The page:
The stage dimmed. A spotlight hit the lone performer, dressed in a dark gray pinstripe suit. Armed with a finger gun and an array of voices, Indiana’s most notorious bank robber was alive again.
In front of a packed house at the Indiana Historical Society, Sally Perkins took the stage and transformed from professor to John Dillinger.
Dillinger—an Indiana native and the FBI’s number one public enemy in 1934—was known for robbing dozens of banks, escaping jail twice and outsmarting police forces across the Midwest.
Perkins—a Butler University rhetoric and public speaking adjunct professor—is known for bringing personality and stage presence to the stories she tells.
Perkins slunk from one side of the stage to the other, adopting caricatures of Dillinger’s real-life troop of hoodlums.
Perkins’s performance, “The Charm, the Harm and the Daring of Dillinger,” is part of the Sharing Hoosier History Through Stories series. Founded about 15 years ago, the series is a partnership between the Indiana Historical Society and Storytelling Arts of Indiana.
Each year, the organizations choose a topic related to Indiana’s nearly 200-year history and find a storyteller to bring an original story to life.
The organizations, looking for a popular subject the public could connect with, settled on the story of Dillinger and looked to Perkins to tell his tale.
When she was commissioned to write an original true-to-history piece about Dillinger, she did not know too much about him.
Dillinger was as much of a mystery to Perkins as he was to the police.
“All I knew was that he was buried in Crown Hill Cemetery,” Perkins said. “I sensed that it was going to be quite the project.”
She spent a month and a half looking through archives at the Indiana Historical Society, digging through documents, police reports, old newspaper articles and photos to find out more about the criminal.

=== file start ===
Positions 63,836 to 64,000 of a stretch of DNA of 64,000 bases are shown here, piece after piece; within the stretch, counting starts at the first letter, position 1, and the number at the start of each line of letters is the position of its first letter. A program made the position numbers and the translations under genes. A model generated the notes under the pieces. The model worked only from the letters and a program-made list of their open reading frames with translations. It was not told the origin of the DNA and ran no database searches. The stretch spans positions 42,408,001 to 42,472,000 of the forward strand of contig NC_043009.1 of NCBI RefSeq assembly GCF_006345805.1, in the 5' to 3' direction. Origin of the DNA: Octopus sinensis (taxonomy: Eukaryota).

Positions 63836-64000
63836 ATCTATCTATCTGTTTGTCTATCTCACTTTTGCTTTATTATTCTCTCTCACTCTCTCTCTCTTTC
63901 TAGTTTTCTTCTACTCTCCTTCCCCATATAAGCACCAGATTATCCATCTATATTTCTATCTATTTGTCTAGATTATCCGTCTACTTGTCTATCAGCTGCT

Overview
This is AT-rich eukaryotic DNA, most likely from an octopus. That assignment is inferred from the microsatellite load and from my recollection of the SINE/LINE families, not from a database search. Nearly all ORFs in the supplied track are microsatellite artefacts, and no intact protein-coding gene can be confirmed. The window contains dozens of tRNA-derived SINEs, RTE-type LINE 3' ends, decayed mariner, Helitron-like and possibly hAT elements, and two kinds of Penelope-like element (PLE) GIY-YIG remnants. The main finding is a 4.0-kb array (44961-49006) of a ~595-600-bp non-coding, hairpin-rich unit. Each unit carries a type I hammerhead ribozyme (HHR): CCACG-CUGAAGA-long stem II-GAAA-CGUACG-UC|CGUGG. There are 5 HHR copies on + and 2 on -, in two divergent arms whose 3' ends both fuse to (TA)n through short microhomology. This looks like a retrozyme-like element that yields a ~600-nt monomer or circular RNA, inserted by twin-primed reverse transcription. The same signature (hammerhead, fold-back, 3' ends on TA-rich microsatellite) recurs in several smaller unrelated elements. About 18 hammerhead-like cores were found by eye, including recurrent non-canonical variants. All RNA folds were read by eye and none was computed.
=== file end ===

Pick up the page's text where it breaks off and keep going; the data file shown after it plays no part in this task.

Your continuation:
Perkins had done it all before.
She started storytelling almost by accident eight years ago.
When Perkins saw an opportunity to tell stories at Riley Children’s Hospital, she was quick to volunteer.
A friend of hers in California had a daughter in a children’s hospital, and the opportunity stuck out to Perkins.
“This was my way of doing something to help,” Perkins said. “I couldn’t be there for her, but I wanted to connect with her in some way.”
She thought she was just going to be reading books. Instead, she found out that she would learn stories to tell the children.
Perkins has a background in music and theater, so the adjustment from reading to telling the story was not as scary as it could have been, she said.
“I knew from there that I loved telling stories,” Perkins said. “I wanted to pursue this in any way that I could.”
So she joined storytelling groups and started picking up as many performance opportunities as she could.
In 2009, Perkins was one of two Indiana storytellers to receive the Frank Basile Emerging Stories Fellowship. Through the fellowship, she was able to premiere an original story.
Her story about poodles and their owners takes themes from everyday experiences, a technique Perkins often uses to create stories with which audiences can relate.
“You have to find those snippets of your life that would make good dinner conversation,” Perkins said. “You have to start paying attention to your life.”
And so she put her attention on Dillinger’s life.
On Friday, Perkins recounted the story of the man who went to see his family while he was wanted in several states for robbery.
As helicopters swept the area and police raided his sister’s home just miles away, Dillinger went to find his family he had missed while he was gone.
Those details make it easy for audiences to feel something, Perkins said. Erin Kelley, the Indiana Historical Society’s director of education and community engagement, said Friday’s debut was the largest in the series’s history.
“This subject really resonated with people,” Kelley said. “Dillinger is a very dark and interesting part of Indiana’s history, so people were excited to come out and find out more about him.”
Kelley assisted in choosing a topic and a storyteller for the performance, along with Ellen Munds, executive director of Storytelling Arts of Indiana.
Finding the right storyteller for the performance is crucial to selling the show, and Perkins’s energy and ability made the selection process relatively easy, Munds said.
“A good storyteller has their own style,” Munds said. “Sally has her own style, and she is good at not only entertaining but really connecting with different audiences.”
Perkins will perform the Dillinger piece four more times this year throughout Indiana, funded in part by the two organizations.
In the meantime, Perkins will keep looking for the little snippets of her life that would make for interesting stories on stage.